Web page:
Fencing For Beginners, Your First Competition


As a new fencer, your first fencing competition can be a bit overwhelming. It will always be a beehive of activity. Other fencers may help but they are often very busy getting themselves prepared. fencing in derby A small amount of pre-knowledge about what to do and what to listen for will go a long way toward making the first fencing competition a success.

Being nervous is common for any very first time competitor. Finding yourself someone who has experience competing can be really helpful. They are able to explain how to proceed, and where you should report to. The problem as expressed before, is that the experienced fencers are normally quite busy themselves.


Ensure that you appear early for the competition. There exists normally a schedule which is posted on your own fencing organization's website or sometimes at the fencing club. The times listed on the schedule are when registration closes. Before the listed time so that you have a substantial amount of preparation available to you, you should show up at least half an hour. Normally the fencing event will start in regards to a half an hour after registration closes for the event but this may be a moving target depending on the competition along with its hosts.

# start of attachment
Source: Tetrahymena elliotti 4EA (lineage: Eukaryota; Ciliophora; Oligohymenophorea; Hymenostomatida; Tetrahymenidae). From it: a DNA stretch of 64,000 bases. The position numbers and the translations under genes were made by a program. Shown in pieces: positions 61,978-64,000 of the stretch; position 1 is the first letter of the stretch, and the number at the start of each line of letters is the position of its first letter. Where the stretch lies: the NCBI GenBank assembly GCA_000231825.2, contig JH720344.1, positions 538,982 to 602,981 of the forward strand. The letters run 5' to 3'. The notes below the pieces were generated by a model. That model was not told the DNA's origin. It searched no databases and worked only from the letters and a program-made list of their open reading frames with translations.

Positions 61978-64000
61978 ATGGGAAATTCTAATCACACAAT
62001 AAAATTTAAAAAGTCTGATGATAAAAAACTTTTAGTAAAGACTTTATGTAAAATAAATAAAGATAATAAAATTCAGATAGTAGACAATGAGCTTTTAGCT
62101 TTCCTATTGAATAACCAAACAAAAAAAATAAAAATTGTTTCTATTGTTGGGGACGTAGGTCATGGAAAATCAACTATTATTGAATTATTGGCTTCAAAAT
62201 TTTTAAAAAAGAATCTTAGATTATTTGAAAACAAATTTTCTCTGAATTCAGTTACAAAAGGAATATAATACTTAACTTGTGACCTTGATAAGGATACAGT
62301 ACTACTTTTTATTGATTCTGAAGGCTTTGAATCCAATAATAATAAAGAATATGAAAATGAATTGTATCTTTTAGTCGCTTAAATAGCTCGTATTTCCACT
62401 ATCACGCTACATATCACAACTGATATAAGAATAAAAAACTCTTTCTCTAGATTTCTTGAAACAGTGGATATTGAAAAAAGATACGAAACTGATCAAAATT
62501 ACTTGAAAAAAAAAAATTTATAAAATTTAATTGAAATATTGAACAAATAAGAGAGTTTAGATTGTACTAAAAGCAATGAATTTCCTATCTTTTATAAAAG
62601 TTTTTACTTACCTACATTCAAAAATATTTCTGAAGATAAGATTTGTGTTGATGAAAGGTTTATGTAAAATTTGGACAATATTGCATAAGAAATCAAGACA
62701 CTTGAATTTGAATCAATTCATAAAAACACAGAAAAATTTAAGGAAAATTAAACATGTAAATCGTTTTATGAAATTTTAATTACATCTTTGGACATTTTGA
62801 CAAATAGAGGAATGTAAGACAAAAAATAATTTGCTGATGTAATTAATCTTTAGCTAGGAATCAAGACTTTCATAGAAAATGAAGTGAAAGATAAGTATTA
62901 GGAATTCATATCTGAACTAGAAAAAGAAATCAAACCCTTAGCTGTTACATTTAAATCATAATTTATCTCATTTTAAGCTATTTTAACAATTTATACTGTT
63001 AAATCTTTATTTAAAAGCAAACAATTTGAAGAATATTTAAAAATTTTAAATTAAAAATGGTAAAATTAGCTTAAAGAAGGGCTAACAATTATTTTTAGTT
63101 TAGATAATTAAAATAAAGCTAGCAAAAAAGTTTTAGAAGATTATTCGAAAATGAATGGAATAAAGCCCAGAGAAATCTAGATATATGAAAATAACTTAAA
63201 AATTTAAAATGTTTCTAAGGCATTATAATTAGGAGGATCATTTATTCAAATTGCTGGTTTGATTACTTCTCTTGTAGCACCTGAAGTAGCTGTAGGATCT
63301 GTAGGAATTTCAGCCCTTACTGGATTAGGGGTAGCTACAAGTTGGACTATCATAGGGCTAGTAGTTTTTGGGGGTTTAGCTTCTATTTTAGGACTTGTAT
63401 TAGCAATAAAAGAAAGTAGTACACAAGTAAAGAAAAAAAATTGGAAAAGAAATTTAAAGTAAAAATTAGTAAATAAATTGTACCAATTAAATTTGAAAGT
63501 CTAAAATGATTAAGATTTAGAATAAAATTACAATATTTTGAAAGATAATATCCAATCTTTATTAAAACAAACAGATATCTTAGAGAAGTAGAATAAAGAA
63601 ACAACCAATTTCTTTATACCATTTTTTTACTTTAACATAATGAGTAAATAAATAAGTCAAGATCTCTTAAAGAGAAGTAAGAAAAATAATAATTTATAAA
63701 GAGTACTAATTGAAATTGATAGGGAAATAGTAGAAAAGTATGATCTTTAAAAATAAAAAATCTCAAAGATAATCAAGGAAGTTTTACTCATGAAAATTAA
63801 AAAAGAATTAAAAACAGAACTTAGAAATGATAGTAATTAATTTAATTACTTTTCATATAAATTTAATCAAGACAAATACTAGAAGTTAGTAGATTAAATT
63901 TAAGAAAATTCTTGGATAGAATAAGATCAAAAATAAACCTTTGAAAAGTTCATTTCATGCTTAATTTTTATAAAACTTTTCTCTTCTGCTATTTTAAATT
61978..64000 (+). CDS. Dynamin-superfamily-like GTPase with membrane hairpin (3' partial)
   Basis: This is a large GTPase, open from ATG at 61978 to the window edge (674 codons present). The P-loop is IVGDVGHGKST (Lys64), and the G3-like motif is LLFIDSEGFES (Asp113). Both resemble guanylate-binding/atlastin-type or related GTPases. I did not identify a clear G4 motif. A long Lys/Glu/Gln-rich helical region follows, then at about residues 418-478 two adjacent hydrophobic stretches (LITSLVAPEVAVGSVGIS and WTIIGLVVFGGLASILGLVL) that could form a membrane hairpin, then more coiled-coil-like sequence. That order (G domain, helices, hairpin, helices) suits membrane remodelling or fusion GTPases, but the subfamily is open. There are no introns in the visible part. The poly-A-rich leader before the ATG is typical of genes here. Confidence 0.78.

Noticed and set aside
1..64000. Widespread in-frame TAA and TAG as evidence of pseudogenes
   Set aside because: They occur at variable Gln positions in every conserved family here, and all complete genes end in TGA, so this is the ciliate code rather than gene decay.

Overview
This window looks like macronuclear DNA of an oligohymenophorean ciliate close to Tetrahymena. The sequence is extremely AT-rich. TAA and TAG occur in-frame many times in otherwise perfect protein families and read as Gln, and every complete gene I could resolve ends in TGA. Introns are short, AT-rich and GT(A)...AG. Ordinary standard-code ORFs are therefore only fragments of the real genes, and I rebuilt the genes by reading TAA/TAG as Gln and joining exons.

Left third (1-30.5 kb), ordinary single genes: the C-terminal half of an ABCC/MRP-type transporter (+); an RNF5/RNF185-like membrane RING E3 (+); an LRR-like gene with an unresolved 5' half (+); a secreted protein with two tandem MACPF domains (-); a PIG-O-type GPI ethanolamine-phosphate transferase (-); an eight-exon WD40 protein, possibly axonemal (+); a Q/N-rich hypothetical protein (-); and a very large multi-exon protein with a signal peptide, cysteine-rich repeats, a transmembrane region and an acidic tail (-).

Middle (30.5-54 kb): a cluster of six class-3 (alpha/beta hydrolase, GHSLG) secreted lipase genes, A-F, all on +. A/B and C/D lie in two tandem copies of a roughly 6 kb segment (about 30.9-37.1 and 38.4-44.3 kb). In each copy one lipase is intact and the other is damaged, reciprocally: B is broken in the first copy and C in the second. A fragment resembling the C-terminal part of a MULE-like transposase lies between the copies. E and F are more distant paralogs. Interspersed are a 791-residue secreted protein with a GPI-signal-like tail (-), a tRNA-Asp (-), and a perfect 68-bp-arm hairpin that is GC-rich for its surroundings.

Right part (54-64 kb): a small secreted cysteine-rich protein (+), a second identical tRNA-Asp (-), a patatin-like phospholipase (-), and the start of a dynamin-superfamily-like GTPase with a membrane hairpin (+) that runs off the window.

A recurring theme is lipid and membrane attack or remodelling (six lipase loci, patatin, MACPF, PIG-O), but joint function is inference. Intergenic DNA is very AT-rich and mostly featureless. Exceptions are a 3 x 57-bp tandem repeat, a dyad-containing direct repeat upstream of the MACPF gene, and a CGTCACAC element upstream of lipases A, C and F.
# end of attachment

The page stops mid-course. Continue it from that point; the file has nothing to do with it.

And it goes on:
Once you get to the venue, the first thing that you want to do is go to registration. The title "registration" can be confusing, as the first time I was told to visit registration, I stated that I had already registered and paid for your competition. I realized later that registration is really just a check-in station. The attendants will be able to assist you with the procedure. Depending on your jurisdiction, you could require some kind of identification to register.


Next, find a place to put your fencing bag so that it is easily accessible and recognizable as there will likely be many others with similar bags to yours. They'll be randomly placed (thrown) in a totally smelly and disorganized collage of fencing bags and equipment. Consider attaching some kind of name tag or ribbon to your bag for simplicity of recognition. Labeling your equipment is also recommended.

Now, take your mask for the armoury. You fencing in derby may also want to get your wires and lames checked. Observing others inside the armoury line should offer you a hint about what should be checked. Once you are there, the armorer will test your mask in a variety of ways. If it passes you may get a stamp around the mask's bib that will be shown to your judge when you find yourself called to fence.